I’m sharing this book review that came in for Reparation, my latest novel. It won Honorable Mention in a contest, and this is what the judge had to say. A description of the story is pasted below the review.
[The] language has a well-crafted poetry, an impression that is immediate and indelible. And [the] backstory is quick-moving…so heartbreaking.
This continuing balance between old ways and modern life is a fascinating tension. Manitou’s character grows and grows in complexity [while the] hero [goes] through absolute hell. It’s a huge and compelling struggle.
Just a beautifully written book. The theme is endlessly compelling and I enjoy the genuineness of the cultural knowledge. It’s a fascinating fusion of forms and, when it comes down to it, a hugely suspenseful thriller with a fascinatingly complex villain.
–Writer’s Digest Judge, 4th Annual Self-Published Ebook Awards
Shortlisted for Three National Fiction Awards
In this compulsive novel that marries the spirit stories of Louise Erdrich (The Round House) with the fantasy tinged realism of Sherman Alexie’s The Lone Ranger and Tonto Fistfight in Heaven, a short vacation turns into a sinister game to save a sister.
“Whatever is dangerous, let me do it…I am supposed to die.”
The words from an ancient warrior’s song ring through the centuries to find Aidan Little Boy, a Lakota Sioux man intent on rescuing his sister from a religious cult.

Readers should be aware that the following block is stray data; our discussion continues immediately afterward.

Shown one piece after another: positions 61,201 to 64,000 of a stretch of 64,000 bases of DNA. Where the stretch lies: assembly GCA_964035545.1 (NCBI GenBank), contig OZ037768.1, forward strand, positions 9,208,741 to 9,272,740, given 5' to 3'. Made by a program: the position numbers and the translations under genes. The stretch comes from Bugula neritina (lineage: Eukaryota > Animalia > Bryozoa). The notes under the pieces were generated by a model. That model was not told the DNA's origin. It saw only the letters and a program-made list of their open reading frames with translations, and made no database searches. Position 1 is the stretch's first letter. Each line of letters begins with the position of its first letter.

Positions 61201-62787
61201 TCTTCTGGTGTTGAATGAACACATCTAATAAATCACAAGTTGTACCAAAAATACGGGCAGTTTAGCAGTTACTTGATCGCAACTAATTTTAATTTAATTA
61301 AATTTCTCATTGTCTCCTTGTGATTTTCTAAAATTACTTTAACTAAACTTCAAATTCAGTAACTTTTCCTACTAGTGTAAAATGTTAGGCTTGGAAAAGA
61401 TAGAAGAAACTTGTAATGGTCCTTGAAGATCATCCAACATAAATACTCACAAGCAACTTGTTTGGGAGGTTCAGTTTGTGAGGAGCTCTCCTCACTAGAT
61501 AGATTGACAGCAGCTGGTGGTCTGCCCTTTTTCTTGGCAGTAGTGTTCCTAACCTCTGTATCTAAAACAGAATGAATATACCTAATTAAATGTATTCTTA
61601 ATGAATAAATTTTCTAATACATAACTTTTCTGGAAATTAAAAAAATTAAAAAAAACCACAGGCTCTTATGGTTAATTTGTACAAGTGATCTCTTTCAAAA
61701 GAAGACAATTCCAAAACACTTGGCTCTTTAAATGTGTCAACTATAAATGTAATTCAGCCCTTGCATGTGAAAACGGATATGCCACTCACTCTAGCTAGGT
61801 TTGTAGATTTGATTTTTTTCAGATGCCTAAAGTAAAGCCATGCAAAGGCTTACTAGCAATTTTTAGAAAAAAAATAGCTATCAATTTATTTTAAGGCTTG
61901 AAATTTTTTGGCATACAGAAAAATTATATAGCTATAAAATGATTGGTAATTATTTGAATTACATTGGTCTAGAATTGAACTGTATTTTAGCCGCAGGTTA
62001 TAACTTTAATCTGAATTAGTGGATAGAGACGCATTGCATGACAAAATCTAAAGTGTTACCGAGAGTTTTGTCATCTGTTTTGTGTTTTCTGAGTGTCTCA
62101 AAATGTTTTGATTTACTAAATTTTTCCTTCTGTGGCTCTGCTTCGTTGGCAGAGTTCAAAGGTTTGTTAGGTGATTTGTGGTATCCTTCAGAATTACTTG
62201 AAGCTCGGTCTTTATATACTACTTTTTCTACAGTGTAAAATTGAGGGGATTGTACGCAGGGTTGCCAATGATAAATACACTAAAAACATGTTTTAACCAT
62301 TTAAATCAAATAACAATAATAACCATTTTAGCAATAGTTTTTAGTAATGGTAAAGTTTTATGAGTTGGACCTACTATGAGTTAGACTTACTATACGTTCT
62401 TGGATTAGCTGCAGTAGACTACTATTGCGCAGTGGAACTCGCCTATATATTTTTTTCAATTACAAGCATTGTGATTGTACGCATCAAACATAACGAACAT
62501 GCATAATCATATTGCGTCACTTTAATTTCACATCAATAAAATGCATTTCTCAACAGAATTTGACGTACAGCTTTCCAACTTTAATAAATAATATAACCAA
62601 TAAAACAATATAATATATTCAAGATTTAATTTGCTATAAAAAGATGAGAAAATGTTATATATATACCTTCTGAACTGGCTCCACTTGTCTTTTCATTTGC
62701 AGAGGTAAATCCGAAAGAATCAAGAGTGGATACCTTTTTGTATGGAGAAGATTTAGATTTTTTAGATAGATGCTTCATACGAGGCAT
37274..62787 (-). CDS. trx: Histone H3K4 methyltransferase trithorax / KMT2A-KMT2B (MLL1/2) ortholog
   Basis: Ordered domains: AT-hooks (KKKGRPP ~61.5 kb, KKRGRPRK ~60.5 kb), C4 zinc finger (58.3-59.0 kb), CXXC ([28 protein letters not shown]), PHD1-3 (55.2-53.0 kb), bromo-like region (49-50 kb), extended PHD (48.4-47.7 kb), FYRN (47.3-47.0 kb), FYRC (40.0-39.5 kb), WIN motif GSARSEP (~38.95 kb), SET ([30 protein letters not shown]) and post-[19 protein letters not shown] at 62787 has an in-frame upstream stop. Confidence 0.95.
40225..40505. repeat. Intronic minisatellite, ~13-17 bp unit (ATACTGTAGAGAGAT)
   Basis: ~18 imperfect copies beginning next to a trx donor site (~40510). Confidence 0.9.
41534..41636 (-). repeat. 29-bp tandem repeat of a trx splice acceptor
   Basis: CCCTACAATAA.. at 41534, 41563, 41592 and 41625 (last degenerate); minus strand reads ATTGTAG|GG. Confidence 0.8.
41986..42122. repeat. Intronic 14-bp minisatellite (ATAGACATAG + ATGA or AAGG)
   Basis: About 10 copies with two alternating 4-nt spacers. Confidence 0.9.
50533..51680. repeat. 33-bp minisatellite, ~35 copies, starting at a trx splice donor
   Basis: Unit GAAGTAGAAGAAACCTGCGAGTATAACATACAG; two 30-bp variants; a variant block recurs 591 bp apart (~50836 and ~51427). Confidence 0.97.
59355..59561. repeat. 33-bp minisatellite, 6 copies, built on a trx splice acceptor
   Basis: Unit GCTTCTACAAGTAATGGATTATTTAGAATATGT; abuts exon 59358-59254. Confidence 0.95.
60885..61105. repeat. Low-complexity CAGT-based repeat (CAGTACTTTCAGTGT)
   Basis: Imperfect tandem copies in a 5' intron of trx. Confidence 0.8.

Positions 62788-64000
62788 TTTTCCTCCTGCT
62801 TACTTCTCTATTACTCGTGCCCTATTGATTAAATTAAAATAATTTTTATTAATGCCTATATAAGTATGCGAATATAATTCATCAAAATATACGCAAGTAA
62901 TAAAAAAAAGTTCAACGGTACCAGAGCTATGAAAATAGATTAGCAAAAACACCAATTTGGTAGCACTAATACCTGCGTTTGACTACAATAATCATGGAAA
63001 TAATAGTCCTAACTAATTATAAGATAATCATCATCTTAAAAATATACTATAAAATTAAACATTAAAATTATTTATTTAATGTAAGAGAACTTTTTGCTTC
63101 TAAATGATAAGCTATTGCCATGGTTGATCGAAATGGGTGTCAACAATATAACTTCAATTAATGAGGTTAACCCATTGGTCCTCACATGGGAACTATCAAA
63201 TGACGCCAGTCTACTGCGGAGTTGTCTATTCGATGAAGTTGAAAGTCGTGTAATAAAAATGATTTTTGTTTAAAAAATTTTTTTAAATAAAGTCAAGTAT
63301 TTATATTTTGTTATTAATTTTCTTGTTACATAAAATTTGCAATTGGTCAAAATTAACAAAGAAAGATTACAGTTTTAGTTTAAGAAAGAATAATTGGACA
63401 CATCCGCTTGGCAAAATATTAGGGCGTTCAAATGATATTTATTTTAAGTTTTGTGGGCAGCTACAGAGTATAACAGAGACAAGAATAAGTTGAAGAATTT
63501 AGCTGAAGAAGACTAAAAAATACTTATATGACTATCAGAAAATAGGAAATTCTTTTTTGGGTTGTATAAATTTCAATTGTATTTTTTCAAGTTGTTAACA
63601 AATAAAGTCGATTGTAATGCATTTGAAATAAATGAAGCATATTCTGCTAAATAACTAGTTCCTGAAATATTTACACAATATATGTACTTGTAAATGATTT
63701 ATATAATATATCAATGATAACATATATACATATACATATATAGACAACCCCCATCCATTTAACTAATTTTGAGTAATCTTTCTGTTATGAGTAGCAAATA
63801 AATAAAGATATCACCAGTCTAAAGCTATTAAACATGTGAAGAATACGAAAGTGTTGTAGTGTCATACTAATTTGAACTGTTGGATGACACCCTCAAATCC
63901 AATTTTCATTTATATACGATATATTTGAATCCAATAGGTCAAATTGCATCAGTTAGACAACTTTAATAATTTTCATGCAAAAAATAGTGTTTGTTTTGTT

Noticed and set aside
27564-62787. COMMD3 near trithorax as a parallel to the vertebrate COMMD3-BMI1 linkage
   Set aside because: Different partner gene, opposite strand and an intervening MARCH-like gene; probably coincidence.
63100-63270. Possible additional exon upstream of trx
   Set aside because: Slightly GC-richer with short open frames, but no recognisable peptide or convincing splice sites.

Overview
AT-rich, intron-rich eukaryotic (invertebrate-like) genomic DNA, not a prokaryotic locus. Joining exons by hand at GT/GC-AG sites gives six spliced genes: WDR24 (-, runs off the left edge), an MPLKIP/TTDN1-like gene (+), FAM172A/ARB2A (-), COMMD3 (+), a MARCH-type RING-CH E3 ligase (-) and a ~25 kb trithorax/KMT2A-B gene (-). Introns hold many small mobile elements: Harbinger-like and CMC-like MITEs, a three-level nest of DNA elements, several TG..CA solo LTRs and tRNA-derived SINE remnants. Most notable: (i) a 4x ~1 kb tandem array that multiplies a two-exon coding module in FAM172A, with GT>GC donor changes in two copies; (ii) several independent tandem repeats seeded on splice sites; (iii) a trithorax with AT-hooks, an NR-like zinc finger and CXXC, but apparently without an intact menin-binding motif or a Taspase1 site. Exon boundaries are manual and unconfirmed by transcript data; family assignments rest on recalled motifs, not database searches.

When Aidan Little Boy visits his sister at her church’s South Dakota headquarters, he hopes the minister’s reputation as a faith healer is real. But Gidgee Manitou is something far more powerful…and more dangerous.
As the Reparation ceremony draws near, secrets long buried rise to the surface like souls plucked from their graves. The ghosts of warriors past chant the sacred Tokala song, telling Aidan that in this battle, lives must be lost to save the innocents.
A profoundly moving story about the abiding love between siblings and the strength of romantic love, Reparation is both a gripping page-turner and an emotionally charged journey through the brittle first tendrils of love into the power–and destructive capabilities–of love in its many forms.